Indie upstart provides easy access to new music
Companies like You License, Musync and Pump Audio have built hype off claims of having streamlined the music licensing process. The pitch: Indie musicians gain access to content producers, and content producers gain easy exposure to new talent.
“There are no music clearance worries or delivery issues — it’s all there with a click of the mouse,” says 30-year-old CTO Dan Demole, co-founder of Jingle Punks. “We’re able to bridge the gap between the mindless stock music that other libraries provide and the expensive sync costs of major music acts.”
If Jingle Punks, established a year ago, is the latest startup to boast that they’ve modernized the music licensing business, what might set them apart is a client list with some of the industry’s biggest players.
“I told Dan if we started a library geared toward youth-oriented networks, things would happen,” says Jared Gutstadt, Jingle Punks co-founder and CEO. “Our first day was Aug. 10 of last year — we had the Food Network by October.”
ABC, A&E, the History Channel, IFC, Bravo, Animal Planet, TV Land, E!, Starz and others were quick to follow. MTV Networks and NBC Universal’s Bravo channel both signed on within the last month.
“Like all good inventions, it was just luck and circumstance,” Gutstadt says.
Jingle Punks works by allowing any artists without a publishing deal to submit music on its website free of charge. If Gutstadt, 31, a musician and former Viacom editor, approves it, the artist’s music is added to the online Jingle Player library, where it is cleared for use in TV shows, advertisements or other mediums by any of Jingle Punks’ registered users.
“We don’t play favorites based on who’s hot,” Gutstadt says. “Certain things that work in mainstream radio don’t necessarily translate to mainstream television. One of the questions we always ask is, ‘Is this a genre that has ever been used in a show before?’ ”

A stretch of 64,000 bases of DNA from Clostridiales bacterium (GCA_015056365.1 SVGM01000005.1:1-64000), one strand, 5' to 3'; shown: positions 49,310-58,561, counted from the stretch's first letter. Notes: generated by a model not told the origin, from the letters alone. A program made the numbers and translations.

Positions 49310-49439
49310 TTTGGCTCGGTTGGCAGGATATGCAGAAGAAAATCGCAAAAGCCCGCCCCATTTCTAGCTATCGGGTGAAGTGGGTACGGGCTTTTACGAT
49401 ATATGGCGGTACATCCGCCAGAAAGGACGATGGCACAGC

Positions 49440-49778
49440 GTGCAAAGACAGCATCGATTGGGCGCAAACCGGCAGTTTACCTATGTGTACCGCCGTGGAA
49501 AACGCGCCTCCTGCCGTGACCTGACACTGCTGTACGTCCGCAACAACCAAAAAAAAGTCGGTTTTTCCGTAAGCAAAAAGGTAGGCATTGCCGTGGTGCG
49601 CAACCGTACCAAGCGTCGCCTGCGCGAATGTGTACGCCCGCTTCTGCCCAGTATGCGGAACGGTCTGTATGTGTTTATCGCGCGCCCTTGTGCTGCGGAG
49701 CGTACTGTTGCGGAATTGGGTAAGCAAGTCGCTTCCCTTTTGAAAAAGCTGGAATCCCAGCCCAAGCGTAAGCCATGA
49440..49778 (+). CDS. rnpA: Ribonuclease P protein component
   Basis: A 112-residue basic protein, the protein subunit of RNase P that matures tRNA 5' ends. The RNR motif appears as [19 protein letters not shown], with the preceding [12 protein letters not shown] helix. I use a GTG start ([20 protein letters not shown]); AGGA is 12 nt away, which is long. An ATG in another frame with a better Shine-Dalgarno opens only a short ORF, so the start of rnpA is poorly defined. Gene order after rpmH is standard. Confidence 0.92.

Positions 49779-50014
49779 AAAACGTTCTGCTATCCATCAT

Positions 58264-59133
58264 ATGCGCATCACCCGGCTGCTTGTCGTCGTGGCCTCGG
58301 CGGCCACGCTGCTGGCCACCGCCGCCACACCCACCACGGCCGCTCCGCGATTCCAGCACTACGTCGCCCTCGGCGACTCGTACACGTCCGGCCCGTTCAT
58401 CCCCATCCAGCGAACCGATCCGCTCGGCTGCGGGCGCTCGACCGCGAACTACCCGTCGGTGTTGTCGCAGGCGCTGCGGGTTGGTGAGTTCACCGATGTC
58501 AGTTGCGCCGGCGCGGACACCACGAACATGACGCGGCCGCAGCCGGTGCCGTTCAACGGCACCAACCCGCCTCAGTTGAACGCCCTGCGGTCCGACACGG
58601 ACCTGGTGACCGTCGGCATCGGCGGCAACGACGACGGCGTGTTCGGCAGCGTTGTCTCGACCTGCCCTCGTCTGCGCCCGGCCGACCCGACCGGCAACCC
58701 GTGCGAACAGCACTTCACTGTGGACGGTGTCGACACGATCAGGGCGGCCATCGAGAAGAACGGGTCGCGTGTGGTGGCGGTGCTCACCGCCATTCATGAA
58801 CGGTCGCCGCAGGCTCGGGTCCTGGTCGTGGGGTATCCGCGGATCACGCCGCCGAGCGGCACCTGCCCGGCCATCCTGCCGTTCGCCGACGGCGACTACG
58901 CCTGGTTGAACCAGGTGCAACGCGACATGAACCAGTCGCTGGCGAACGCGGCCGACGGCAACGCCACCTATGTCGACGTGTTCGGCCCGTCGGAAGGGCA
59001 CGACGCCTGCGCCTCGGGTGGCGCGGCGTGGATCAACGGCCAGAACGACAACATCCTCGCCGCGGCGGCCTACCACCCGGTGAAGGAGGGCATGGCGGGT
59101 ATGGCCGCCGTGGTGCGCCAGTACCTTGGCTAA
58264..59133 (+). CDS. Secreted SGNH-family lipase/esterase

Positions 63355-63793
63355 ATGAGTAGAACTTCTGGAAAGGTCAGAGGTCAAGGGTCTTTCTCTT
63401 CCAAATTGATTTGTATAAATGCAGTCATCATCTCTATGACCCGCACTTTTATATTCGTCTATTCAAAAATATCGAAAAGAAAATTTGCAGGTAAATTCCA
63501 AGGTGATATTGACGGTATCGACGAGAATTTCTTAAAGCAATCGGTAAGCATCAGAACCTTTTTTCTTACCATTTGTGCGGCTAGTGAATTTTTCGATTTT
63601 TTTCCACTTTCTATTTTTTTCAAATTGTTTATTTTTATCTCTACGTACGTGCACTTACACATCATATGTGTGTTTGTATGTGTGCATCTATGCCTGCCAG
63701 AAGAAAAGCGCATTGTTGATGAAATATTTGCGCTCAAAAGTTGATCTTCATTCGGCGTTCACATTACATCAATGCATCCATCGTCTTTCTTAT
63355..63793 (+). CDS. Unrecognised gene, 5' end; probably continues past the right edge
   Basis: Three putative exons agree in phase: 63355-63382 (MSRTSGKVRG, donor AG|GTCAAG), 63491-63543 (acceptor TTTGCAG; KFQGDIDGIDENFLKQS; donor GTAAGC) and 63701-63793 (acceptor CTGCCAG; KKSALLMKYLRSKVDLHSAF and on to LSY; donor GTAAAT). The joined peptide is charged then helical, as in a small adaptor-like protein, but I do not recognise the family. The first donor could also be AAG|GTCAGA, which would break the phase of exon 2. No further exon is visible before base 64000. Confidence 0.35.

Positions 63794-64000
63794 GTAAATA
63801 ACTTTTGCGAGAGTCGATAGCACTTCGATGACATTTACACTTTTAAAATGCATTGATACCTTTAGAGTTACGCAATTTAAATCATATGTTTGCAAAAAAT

Unlike You License, a competitor that allows any musician to upload music to its library, Jingle Punks employs a screening process. Although rejected applicants may resubmit new music following a three-month waiting period, not everyone will make the cut.
“The most important thing is sonic quality,” Gutstadt says. “We’re not going to accept something recorded in a tin can — unless it’s supposed to
be ironic or funny.”
Unlike regular stock libraries, Jingle Punks allows the client to search its online database not only by genre, subgenre and tempo, but also cultural reference and similar artists. A producer looking for a “Juno” feel can simply search “Juno,” says Gutstadt. Search “Wes Anderson” to find a “Rushmore” ambience. And if it’s not in the library, the shingle will crowdsource the request to the hundreds of composers already in its system.
“I think their greatest quality is just bringing something new to the fold,” says Krista Liney, director of production for on-air marketing at the History Channel. “And what they don’t have, they can create — and create quickly.”
Jingle Punks offers a non-exclusive, 50-50 split with the artists, a middle-of-the-road cut for music licensing companies. Pump Audio and You License, both competitors, take 9% and 65% cuts, respectively.
“Jingle Punks has since gotten us several television and internal corporate placements,” says singer-songwriter Erica Quitzow, founder of Young Love Records. “What it means to me is that I’m seeing money coming in as I stay all night in my recording studio.”
Clients opt for any of the three contracts: a one-year blanket deal, one-series blanket deal or a one-track purchase.
“Customer service will set us apart from other libraries,” Gutstadt says. “The people we work with are just as likely to go to the bar with us after.”